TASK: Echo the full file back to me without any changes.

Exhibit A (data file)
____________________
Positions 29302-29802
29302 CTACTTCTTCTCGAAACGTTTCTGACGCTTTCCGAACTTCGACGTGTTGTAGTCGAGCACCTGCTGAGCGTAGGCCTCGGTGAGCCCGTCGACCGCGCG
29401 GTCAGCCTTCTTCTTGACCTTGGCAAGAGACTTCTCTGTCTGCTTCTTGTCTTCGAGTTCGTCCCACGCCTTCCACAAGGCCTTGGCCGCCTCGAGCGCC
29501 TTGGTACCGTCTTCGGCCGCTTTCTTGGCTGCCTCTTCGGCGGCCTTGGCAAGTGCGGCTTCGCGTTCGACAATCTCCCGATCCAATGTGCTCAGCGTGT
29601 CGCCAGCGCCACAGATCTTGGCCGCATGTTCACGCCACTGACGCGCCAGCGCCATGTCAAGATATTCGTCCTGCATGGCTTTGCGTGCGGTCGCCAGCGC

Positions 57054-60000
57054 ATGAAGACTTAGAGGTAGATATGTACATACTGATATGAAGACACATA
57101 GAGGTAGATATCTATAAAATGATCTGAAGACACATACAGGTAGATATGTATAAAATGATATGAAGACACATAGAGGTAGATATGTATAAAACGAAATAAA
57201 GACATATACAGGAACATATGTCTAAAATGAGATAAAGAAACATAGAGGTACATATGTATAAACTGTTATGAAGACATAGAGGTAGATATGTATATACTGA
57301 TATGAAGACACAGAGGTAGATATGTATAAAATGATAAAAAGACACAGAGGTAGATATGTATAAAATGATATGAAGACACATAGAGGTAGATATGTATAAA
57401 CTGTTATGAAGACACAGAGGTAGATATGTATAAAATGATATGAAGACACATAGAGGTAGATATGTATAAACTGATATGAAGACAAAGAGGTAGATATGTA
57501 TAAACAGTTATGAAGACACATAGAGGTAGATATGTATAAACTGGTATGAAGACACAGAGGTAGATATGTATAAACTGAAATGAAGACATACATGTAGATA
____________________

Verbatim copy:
Positions 29302-29802
29302 CTACTTCTTCTCGAAACGTTTCTGACGCTTTCCGAACTTCGACGTGTTGTAGTCGAGCACCTGCTGAGCGTAGGCCTCGGTGAGCCCGTCGACCGCGCG
29401 GTCAGCCTTCTTCTTGACCTTGGCAAGAGACTTCTCTGTCTGCTTCTTGTCTTCGAGTTCGTCCCACGCCTTCCACAAGGCCTTGGCCGCCTCGAGCGCC
29501 TTGGTACCGTCTTCGGCCGCTTTCTTGGCTGCCTCTTCGGCGGCCTTGGCAAGTGCGGCTTCGCGTTCGACAATCTCCCGATCCAATGTGCTCAGCGTGT
29601 CGCCAGCGCCACAGATCTTGGCCGCATGTTCACGCCACTGACGCGCCAGCGCCATGTCAAGATATTCGTCCTGCATGGCTTTGCGTGCGGTCGCCAGCGC

Positions 57054-60000
57054 ATGAAGACTTAGAGGTAGATATGTACATACTGATATGAAGACACATA
57101 GAGGTAGATATCTATAAAATGATCTGAAGACACATACAGGTAGATATGTATAAAATGATATGAAGACACATAGAGGTAGATATGTATAAAACGAAATAAA
57201 GACATATACAGGAACATATGTCTAAAATGAGATAAAGAAACATAGAGGTACATATGTATAAACTGTTATGAAGACATAGAGGTAGATATGTATATACTGA
57301 TATGAAGACACAGAGGTAGATATGTATAAAATGATAAAAAGACACAGAGGTAGATATGTATAAAATGATATGAAGACACATAGAGGTAGATATGTATAAA
57401 CTGTTATGAAGACACAGAGGTAGATATGTATAAAATGATATGAAGACACATAGAGGTAGATATGTATAAACTGATATGAAGACAAAGAGGTAGATATGTA
57501 TAAACAGTTATGAAGACACATAGAGGTAGATATGTATAAACTGGTATGAAGACACAGAGGTAGATATGTATAAACTGAAATGAAGACATACATGTAGATA